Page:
Automation may improve output while reducing the time and labour required, thus increasing the productivity of workers and the demand for other kinds of work. For example, automation can streamline document review, cutting down on the time that lawyers need to search through documents or academics through sources, etc. In Azerbaijan, the government partnered with the private sector in the use of an automated system to reduce the backlog of relatively simple court cases, such as claims for unpaid bills. In instances where automation increases quality of services or goods and/or brings down their cost, a larger demand for the goods or services can be served.
Automation can improve the speed, efficiency, quality, consistency and coverage of service delivery and reduce human error, time spent, and costs. It can therefore allow activities to scale up. For example, the UNDP and the government of the Maldives used automation to create 3-D maps of the islands and chart their topography. Having this information on record would speed up further disaster relief and rescue efforts. The use of drones also reduced the time and money required to conduct this exercise: while mapping 11 islands would normally take almost a year, using a drone reduced the time to one day. See the Robots and Drones resource for additional examples.
Optimizing an automated task generally requires trade-offs among cost, precision, the permissible margin of error, and scale. Automation may sometimes require tolerating more errors in order to reduce costs or achieve greater scale. For more, see the section “Knowing when automation offers a suitable solution to the challenge at hand” in Automation of government processes.
Automation may increase transparency by making data and information easily available to the public, thus building public trust and aiding accountability. In India, the State Transport Department of Karnataka has automated driving test centers hoping to eliminate bribery in the issuing of driver’s licenses. A host of high-definition cameras and sensors placed along the test track captured the movement of the vehicle while a computerised system decides if the driver has passed or failed the test. See also “Are emerging technologies helping win the fight against corruption in developing countries?”
The use of emerging technologies can also create risks in civil society programming. Read below on how to discern the possible dangers associated with automation in DRG work, as well as how to mitigate for unintended – and intended – consequences.
When automation is used to replace human labor, the resulting loss of jobs causes structural unemployment known as “technological unemployment.” Structural unemployment disproportionately affects women, the poor and other vulnerable members of society, unless they are re-skilled and provided with adequate protections. Automation also requires skilled labor that can operate, oversee or maintain automated systems, eventually creating jobs for a smaller section of the population. But the immediate impact of this transformation of work can be harmful for people and communities without social safety nets or opportunities for finding other work.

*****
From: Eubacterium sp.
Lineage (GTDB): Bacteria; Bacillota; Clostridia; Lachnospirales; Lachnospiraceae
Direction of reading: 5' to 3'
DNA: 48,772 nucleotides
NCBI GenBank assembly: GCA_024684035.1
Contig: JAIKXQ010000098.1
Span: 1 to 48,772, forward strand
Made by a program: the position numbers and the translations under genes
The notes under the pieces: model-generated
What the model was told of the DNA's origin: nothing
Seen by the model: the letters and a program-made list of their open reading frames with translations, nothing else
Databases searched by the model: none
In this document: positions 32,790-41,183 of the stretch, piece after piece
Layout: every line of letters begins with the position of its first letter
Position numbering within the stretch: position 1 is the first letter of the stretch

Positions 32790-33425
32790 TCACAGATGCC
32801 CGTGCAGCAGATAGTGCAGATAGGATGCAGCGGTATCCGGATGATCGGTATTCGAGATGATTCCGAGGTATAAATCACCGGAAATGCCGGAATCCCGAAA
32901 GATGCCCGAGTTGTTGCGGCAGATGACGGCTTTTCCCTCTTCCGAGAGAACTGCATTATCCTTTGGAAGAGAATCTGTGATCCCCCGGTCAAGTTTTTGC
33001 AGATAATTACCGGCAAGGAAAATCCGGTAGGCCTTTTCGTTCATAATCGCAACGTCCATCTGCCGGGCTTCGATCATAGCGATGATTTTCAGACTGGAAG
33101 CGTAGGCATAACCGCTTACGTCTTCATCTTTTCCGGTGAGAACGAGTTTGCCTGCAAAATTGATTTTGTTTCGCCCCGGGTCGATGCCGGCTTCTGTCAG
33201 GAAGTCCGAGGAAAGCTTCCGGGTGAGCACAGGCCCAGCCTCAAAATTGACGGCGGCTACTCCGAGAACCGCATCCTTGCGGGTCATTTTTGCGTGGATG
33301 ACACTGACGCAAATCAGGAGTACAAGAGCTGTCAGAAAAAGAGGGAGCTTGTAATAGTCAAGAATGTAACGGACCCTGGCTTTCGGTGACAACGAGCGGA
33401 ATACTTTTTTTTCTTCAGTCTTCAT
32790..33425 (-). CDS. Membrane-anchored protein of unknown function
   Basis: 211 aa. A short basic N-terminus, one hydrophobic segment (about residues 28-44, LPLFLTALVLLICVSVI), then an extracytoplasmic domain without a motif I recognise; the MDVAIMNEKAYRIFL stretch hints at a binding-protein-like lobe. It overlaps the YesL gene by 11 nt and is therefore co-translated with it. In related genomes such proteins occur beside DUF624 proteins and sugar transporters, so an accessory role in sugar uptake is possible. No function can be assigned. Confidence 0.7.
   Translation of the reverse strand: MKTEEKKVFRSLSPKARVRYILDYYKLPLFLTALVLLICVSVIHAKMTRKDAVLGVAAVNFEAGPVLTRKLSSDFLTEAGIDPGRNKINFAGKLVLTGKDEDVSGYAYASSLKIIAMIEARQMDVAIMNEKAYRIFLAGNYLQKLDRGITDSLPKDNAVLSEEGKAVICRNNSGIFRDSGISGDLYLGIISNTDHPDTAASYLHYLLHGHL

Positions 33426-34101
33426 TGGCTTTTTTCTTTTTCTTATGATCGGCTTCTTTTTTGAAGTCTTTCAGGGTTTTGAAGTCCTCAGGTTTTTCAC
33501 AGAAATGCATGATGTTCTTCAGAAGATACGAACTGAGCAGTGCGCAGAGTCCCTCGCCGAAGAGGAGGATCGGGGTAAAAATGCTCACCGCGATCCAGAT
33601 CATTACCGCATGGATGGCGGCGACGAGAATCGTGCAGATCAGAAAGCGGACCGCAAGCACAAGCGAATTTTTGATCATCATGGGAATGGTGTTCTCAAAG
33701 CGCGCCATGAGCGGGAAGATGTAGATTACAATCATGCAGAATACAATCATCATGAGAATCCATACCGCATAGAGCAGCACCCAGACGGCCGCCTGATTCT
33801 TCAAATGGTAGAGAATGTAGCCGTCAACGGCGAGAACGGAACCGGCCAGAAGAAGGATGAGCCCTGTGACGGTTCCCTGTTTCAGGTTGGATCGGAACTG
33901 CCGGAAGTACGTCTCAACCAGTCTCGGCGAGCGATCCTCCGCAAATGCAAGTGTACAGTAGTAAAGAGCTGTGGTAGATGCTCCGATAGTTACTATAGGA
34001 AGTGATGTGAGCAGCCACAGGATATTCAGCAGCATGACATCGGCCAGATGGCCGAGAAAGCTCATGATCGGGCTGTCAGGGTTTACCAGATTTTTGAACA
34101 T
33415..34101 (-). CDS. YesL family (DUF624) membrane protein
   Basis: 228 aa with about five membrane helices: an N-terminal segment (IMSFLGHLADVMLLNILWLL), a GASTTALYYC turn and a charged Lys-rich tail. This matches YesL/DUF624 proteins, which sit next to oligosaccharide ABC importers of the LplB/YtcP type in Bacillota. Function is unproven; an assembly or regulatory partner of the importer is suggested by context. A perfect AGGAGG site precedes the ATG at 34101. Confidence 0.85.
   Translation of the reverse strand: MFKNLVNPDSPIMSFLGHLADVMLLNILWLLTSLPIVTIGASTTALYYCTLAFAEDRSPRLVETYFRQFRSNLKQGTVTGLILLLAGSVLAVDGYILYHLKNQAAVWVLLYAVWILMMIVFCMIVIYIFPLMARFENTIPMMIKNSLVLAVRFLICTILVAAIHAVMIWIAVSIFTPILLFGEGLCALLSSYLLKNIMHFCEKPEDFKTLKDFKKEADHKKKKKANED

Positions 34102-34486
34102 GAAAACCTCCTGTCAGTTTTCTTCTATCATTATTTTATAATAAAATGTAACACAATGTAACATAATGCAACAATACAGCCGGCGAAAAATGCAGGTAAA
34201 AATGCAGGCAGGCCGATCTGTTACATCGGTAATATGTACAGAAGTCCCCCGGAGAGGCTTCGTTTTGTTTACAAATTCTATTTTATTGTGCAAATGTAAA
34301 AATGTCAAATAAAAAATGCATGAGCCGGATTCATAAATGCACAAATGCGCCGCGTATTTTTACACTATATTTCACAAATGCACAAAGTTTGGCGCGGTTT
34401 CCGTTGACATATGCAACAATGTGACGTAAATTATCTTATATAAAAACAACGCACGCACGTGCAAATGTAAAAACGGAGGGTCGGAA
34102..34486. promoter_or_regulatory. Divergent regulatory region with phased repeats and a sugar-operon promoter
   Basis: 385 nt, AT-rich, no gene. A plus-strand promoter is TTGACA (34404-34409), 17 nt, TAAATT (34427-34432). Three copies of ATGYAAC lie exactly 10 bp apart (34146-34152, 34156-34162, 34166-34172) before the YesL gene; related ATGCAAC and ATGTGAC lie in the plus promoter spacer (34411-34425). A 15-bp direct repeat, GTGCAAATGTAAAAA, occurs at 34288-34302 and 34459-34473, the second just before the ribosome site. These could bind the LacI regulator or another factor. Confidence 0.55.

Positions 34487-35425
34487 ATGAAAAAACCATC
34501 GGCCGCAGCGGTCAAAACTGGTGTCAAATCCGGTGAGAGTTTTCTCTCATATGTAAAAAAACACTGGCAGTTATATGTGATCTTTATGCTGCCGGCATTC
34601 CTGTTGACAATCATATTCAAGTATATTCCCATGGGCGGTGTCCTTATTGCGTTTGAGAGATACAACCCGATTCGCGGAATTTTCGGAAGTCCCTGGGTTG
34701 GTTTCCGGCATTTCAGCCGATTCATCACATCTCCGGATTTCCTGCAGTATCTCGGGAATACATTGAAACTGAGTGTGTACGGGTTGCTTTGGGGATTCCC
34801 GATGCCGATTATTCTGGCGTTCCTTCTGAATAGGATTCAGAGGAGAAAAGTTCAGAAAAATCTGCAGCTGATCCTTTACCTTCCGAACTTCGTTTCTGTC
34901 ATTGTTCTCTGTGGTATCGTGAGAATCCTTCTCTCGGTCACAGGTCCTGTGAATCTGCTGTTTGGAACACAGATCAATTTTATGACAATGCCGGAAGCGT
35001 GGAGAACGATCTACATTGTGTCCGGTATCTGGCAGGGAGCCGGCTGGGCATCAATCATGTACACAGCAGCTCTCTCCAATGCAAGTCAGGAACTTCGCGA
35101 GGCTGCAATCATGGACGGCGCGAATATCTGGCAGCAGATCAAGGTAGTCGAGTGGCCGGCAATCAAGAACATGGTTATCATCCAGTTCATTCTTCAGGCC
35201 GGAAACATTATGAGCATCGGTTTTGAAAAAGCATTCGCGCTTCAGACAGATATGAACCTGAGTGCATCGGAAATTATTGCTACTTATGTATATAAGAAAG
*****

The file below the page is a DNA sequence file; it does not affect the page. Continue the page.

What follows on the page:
Automation systems equipped with artificial intelligence (AI) may produce results that are discriminatory towards some marginalized and minority groups when the system has learned from biased learning patterns, from biased datasets or biased human decision making. The outputs of AI-equipped automated systems may reflect real-life societal biases, prejudices and discriminatory treatment towards some demographics. Biases can also occur from the human implementation of automated systems, for instance, when the systems do not function in the real world as they were able to function in a lab or theoretical setting, or when the humans working with the machines misinterpret or misuse the automated technology.
There are numerous examples of racial and other types of discrimination being either replicated or magnified by automation. To take an example from the field of predictive policing, ProPublica reported after conducting an investigation in 2016 that COMPAS, a data-driven AI tool meant to assist judges in the United States, was biased against Black people while determining if a convicted offender would commit more crimes in the future. For more on predictive policing see “How to Fight Bias with Predictive Policing” and “A Popular Algorithm Is No Better at Predicting Crimes Than Random People.”
These risks exist in other domains as well. The University of Toronto and Citizen Lab report titled “Bots at the gate: A human rights analysis of automated decision-making in Canada’s immigration and refugee system” notes that “[m]any [asylum seekers and immigrants] come from war-torn countries seeking protection from violence and persecution. The nuanced and complex nature of many refugee and immigration claims is lost on these technologies, leading to serious breaches of internationally and domestically protected human rights, in the form of bias, discrimination, privacy breaches, due process and procedural fairness issues, among others. These systems will have life-and-death ramifications for ordinary people, many of whom are fleeing for their lives.”